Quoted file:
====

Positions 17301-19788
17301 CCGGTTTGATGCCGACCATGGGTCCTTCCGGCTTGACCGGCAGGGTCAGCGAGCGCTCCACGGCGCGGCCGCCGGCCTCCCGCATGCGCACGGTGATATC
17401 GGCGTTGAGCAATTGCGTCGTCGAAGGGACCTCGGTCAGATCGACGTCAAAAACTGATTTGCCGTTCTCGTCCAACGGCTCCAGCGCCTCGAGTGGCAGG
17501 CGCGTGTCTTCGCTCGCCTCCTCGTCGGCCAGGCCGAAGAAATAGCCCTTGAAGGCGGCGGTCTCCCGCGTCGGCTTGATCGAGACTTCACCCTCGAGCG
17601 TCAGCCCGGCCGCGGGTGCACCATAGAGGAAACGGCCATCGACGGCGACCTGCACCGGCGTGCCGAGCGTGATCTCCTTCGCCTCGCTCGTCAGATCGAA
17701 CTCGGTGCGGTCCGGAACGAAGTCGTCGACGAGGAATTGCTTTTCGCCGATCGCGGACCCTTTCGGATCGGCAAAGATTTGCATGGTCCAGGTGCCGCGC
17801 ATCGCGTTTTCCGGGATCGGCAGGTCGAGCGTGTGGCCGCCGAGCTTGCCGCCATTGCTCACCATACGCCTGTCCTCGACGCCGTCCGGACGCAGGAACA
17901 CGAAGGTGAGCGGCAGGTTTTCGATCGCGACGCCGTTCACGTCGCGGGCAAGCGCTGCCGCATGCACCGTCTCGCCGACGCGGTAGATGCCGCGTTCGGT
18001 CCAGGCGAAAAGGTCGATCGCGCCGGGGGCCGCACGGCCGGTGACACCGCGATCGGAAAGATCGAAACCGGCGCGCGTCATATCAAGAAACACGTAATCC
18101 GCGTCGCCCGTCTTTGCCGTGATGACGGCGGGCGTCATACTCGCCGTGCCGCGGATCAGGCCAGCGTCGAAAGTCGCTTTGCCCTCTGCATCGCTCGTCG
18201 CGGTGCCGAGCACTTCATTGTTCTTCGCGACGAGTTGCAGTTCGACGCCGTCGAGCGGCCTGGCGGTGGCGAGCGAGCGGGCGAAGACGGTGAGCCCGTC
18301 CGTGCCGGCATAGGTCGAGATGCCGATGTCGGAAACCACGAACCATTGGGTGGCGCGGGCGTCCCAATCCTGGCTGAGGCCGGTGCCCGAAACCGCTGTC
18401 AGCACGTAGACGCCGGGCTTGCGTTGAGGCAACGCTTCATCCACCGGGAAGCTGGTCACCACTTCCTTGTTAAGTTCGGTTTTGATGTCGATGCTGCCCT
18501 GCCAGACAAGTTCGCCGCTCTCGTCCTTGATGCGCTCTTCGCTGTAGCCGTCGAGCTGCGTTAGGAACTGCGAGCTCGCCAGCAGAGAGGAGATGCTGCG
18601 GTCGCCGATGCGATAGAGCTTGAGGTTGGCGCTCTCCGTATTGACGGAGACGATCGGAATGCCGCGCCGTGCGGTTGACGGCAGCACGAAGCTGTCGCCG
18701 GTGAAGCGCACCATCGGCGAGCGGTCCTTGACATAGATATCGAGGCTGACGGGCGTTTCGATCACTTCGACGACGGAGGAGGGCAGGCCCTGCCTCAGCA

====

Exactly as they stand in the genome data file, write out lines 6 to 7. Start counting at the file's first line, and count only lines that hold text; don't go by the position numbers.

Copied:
17701 CTCGGTGCGGTCCGGAACGAAGTCGTCGACGAGGAATTGCTTTTCGCCGATCGCGGACCCTTTCGGATCGGCAAAGATTTGCATGGTCCAGGTGCCGCGC
17801 ATCGCGTTTTCCGGGATCGGCAGGTCGAGCGTGTGGCCGCCGAGCTTGCCGCCATTGCTCACCATACGCCTGTCCTCGACGCCGTCCGGACGCAGGAACA